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Transmission fluid change

MY WIFE WAS TOLD RECENTLY BY LOCAL VW DEALER THAT HER 2007 EOS WITH 40,000 MILES NEEDS THE TRANSMISSION FLUID CHANGED AT A COST OF $300.00.
I CHECKED LOCAL GARAGES AND THEY WANT ABOUT $130.00.
ONE PLACE TOLD ME A SPECIAL TOOL IS NEEDED TO PUT THE FLUID IN ???
DOES THE TRANSMISSION NEED TO BE FLUSHED ?
VW TOLD HER THER IS “NO” TANSMISSION SCREEN IN HER CAR

I would use the independent shop, but I’d make sure they use VW brand fluid. If necessary I’d get the VW fluid myself before taking the car in for service. No flush needed.

Make sure you can supply proof of the service to satisfy an warranty requirements if the car is still covered by any warranty. VW auto transmissions are a weak spot.

+1 for Uncle Turbo but I would check with the independent shop before I carried in my own transmission fluid.

I patronize a local indenpoendent shop that does all the transmision repair for the local VW dealer. That dealer typically marks up those repairs by at least 100%!!! On a recent job I learned that an owner paid VW over $1500 for a job that this shop quoted as $550!

What does your owners manual say about transmission fluid changes??

Most VW owner’s manuals say the transmission fluid is lifetime fluid and never needs to be changed.

@UncleTurbo it may indeed say that in the owner’s manual, but I wouldn’t leave any ATF or filter in my transmission for the car’s lifetime.
I’ve seen far too many automatic transmissions die an early death due to negligence.

Better safe than sorry!

I don’t agree with VW’s lifetime fluid, no need to change it statements. Just pointing out that in this case the VW owner’s manual isn’t helpful. Lots of VW auto transmissions fail “early” in my opinion due to lack of preventative maintenance.

A failed transmission at 110,000 miles might be the cause for the demise of an otherwise sound VW. But in that case the fluid would have been good for the lifetime of the car, after all.

LOL

Not a very long lifetime, unfortunately!

Most of these “lifetime” transmissions don’t even have dipsticks or filler tubes and must be checked and filled via a plug from under the car…Todays cars are designed to make the FIRST owner or lessee happy. VW couldn’t care less about the second or third owner…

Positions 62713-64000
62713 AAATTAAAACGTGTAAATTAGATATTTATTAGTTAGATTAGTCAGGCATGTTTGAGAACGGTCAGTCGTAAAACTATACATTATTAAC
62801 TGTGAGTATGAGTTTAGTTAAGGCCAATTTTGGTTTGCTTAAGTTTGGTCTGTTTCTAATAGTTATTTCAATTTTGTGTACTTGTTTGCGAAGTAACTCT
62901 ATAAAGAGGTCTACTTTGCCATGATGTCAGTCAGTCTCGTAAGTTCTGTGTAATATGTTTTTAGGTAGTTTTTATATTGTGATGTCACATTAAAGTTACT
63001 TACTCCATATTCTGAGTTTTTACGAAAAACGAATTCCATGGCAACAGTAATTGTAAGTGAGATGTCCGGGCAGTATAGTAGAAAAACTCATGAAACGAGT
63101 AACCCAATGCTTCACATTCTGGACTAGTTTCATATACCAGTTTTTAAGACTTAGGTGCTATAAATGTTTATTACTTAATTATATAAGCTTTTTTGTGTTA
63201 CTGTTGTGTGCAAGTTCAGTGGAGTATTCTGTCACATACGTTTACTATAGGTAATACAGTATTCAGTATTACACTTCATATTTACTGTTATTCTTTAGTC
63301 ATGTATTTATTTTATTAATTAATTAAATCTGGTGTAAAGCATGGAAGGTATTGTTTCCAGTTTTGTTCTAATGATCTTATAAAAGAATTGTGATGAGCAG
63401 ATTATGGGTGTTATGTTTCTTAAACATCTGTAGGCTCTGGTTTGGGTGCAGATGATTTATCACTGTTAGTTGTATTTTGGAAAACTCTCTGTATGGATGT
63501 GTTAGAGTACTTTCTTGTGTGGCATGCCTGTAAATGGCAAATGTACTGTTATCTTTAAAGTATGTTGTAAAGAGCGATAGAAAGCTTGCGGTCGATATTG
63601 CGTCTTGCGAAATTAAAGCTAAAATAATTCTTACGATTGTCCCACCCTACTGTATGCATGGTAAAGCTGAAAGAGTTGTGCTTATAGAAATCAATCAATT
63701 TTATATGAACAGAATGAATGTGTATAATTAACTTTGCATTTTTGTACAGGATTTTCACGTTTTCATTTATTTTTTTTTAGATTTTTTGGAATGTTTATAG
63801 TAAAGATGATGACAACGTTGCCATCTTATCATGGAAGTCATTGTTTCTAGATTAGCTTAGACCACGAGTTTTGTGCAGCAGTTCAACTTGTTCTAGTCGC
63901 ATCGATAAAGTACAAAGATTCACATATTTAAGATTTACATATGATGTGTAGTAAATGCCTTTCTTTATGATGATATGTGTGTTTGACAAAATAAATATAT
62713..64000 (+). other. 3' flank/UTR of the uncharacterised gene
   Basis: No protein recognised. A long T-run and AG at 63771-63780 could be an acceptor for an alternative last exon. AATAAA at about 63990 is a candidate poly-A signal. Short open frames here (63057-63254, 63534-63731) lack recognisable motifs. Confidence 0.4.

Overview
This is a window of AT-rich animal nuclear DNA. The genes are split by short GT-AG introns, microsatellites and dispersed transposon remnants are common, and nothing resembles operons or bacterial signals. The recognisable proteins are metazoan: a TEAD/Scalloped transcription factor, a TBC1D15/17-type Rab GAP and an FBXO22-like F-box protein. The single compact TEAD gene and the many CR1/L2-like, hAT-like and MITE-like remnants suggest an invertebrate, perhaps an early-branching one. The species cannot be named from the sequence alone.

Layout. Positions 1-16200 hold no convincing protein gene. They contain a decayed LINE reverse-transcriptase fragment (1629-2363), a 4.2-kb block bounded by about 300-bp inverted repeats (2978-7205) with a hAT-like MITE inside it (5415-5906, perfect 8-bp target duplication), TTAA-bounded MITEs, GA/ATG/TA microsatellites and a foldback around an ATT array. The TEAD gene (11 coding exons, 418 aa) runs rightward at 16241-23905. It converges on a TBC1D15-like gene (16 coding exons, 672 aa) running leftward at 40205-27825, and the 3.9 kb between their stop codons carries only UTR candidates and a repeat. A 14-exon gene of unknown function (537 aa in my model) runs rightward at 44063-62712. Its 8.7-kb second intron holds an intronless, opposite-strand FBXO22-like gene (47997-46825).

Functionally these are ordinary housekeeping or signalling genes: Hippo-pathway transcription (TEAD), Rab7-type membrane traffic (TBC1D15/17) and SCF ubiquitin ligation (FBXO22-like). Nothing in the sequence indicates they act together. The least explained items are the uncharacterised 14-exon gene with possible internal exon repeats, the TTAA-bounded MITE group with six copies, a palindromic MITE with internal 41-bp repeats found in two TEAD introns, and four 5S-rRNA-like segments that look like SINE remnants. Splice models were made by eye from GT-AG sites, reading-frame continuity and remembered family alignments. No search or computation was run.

If a car maker is going to claim the fluid is lifetime then they should also provide a long as you own it warranty on the tranmsission.

If the Feds were to ever mandate such a thing can you imagine the mad rush by car makers to modify their trans fluid change intervals. It would go from lifetime to every 15k miles; at customer expense of course. :wink:

My 2005 Camry has “lifetime” ATF. It has a dipstick tube and a dipstick.
My 1999 C280 has “lifetime” ATF. It has dipstick tube, but NO DIPSTICK. You use a “service tool”

I service the ATF regularly in both of those cars. I want my transmissions to have long lives.

The newer Benzes have no dipstick tube. They get filled from the bottom. But the newer Benzes don’t claim to have “lifetime” fluid. It’s up to the owner to find a shop capable of servicing their transmission.

The factory recommended service at 15,000 on the 700R4 transmission in my 1989 Chevrolet regardless of normal or severe service. That sounds reasonable but I wish that all automatics had a drain in the pan.

My daughter’s '05 Mustang doesn’t have a dipstick tube either. Just like recommended lifetime fluid change intervals the no tube/stick is a bad idea too.

For what it’s worth, a long time friend in a neighboring state has been a mechanic for a long time and gave it up a few years ago to become the parts manager.
On the phone one night about 15 years back he was telling me about attending a service school and during the lecture the service instructor was telling them about a prototype car (GM) that was designed to go 100k miles without ever needing to have the hood up for service at all. The hood could be opened with a dealer only key and the theory was that at 100k miles the owner wipes their nose with it, disposes of it, and gets another.

The problem was none of the prototypes ever made it anywhere close to 100k miles due to catastrophic failures; usually related to engine oil or the lack thereof.

LOL

That proves that theory and reality are FAR APART